Symptoms first appear on the lower leaves as they shrivel, brown, and die. This disease is associated with old clumps and is rarely observed on seedlings or new transplants. Cuttings taken from symptomatic clumps are not affected nor is new growth arising from the crown or from the base of old stems. No causal agent has been identified but the problem appears to be the result of water imbalance in the plant as growth begins in spring--water is directed to the new shoots at the expense of the other ones.

Insect Problems

Phlox plant bug, Lopidea davisi.
This bug injures phlox by puncturing the tender shoot or leaves at the growing tip and sucking the sap. It appears to be of minor importance in Connecticut. Should they become abundant, some of the compounds registered for control of this pest in Connecticut are acephate, azadirachtin or insecticidal soap foliar sprays, or imidacloprid used as a systemic to be taken up by the roots. Consult the labels for dosage rates and safety precautions.

Twospotted spider mite, Tetranychus urticae.
This is the most serious of all phlox pests. It infests the undersides of the leaves, which become light yellow in color and the plants have a generally unhealthy appearance. Sometimes the mites form webs, which more or less enclose the upper as well the lower leaf surface. Among the compounds registered for control of this pest in Connecticut are insecticidal soap and ultrafine horticultural oil. Spraying with insecticidal soap will give sufficient control if applied at least twice at 7-10 day intervals. The predatory mite, Neoseiulus fallacis, is most commonly found feeding where there are mite infestations. A single application of ultrafine horticultural oil (1/2 - 1% dilution) can be effective if predatory mites are present. Special care should be taken with soap or oil to obtain thorough spray coverage, because they only work on contact. Hexythiazox or abamectin (a restricted use product) are choices appropriate for commercial growers. Consult the labels for dosage rates and safety precautions. Avoid applying carbaryl or pyrethroids, which tend to be much more toxic to the predators than to the pest spider mites.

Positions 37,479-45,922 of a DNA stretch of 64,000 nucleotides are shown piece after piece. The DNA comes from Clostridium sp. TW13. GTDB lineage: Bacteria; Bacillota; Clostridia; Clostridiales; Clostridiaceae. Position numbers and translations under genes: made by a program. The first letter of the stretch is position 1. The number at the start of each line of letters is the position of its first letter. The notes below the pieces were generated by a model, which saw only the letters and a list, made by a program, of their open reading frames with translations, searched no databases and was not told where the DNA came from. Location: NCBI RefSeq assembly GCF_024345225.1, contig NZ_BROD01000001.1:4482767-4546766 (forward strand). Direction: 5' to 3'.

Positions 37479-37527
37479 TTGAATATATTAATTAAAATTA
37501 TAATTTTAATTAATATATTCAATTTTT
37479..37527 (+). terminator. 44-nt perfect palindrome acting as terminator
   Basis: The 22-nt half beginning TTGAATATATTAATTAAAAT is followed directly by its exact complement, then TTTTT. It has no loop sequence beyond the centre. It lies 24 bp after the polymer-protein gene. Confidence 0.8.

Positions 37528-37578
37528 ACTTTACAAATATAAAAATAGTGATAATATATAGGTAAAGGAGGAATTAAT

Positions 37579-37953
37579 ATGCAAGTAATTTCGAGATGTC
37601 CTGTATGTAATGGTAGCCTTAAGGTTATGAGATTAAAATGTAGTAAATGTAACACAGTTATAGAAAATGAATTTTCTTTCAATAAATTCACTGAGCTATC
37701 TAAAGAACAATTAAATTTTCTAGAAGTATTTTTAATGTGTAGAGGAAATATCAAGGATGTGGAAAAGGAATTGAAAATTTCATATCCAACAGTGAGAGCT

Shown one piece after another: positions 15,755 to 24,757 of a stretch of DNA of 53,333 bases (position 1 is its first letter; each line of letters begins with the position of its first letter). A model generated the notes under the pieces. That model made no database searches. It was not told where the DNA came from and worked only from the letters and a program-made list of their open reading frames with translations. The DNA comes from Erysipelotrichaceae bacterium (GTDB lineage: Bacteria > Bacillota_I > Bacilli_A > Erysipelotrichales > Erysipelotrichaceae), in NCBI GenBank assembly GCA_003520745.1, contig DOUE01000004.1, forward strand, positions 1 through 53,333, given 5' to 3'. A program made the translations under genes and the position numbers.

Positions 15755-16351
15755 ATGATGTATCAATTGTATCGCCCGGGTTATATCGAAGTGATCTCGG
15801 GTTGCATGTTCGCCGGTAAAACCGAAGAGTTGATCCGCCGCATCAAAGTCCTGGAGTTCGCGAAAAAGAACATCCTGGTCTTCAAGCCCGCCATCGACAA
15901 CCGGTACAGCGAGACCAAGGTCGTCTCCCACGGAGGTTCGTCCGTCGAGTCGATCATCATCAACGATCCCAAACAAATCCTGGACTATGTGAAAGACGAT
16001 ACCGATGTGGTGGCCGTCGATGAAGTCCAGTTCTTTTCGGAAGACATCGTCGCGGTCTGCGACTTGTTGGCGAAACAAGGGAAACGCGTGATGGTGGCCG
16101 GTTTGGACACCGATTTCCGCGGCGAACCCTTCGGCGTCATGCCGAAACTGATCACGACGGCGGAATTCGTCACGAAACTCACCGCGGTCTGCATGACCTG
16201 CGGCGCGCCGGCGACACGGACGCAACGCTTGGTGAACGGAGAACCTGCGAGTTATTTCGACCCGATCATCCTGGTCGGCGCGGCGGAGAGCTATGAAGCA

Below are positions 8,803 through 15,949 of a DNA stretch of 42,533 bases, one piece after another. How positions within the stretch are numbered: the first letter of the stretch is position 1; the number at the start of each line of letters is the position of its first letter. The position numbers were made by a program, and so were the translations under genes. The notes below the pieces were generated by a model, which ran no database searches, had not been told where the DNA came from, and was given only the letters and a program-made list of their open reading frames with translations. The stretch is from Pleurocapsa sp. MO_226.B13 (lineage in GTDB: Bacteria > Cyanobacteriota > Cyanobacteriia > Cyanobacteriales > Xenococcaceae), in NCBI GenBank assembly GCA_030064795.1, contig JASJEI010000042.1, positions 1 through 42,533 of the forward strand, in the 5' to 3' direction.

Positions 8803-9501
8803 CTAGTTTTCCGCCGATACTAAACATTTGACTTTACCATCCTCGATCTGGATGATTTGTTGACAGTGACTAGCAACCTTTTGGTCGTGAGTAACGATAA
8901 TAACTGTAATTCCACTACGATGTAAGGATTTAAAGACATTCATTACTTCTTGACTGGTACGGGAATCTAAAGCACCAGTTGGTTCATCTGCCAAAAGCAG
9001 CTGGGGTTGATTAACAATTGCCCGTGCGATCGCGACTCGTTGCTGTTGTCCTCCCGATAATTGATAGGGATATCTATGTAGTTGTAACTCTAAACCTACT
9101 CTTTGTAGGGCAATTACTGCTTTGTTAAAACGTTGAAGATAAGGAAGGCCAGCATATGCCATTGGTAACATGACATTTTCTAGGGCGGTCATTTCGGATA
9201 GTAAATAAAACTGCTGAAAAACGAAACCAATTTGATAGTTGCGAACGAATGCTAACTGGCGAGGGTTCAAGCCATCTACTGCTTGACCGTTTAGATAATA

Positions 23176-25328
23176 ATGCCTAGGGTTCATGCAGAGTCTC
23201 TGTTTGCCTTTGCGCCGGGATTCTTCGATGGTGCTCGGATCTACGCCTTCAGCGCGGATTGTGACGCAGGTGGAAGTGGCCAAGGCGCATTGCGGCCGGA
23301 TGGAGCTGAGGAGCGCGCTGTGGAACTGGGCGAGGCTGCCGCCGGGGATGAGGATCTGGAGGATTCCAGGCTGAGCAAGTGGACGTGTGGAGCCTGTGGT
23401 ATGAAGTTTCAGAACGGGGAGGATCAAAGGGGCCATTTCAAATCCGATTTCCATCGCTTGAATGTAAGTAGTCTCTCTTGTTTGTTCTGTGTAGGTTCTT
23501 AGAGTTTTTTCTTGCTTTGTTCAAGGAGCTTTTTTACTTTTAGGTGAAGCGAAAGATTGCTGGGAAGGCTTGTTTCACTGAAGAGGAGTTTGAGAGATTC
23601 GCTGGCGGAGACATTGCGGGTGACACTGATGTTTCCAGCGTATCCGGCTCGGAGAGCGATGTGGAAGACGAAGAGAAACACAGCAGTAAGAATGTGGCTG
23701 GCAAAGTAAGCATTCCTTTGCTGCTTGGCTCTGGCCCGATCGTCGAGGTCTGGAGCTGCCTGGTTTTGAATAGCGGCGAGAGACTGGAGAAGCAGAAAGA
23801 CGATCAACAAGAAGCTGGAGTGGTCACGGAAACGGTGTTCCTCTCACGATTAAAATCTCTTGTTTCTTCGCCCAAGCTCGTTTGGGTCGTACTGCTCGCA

Stalk borer, Papaipema nebris.
This borer occasionally tunnels in the stems of phlox and many other kinds of herbaceous plants. As a rule its presence escapes notice until the plant begins to wilt. Then it is too late for the plant to recover. The larva tunnels up and down inside the stem and the top portion usually wilts and later dies. There is one annual generation. The moths emerge in September and October and lay eggs on the stalks of their food plants, in which stage the insect passes the winter. The eggs hatch in May or early June. The young larva begins to feed on the leaves of the nearest food plant, and later tunnels in the stem. The mature larva is nearly 1 ½" long, grayish brown with one white dorsal stripe and two white lateral stripes on each side. On the front half of the body the lateral stripes are interrupted, and the lower brown stripe extends forward onto the side of the head.

Burning all the old stalks and destroying weeds at the edges of the garden, if allowed, helps control this insect. When needed, methoxychlor, which is among the compounds registered for use against this pest in Connecticut, applied as a dust, in June, should control this pest. Consult the label for dosage rates and safety precautions.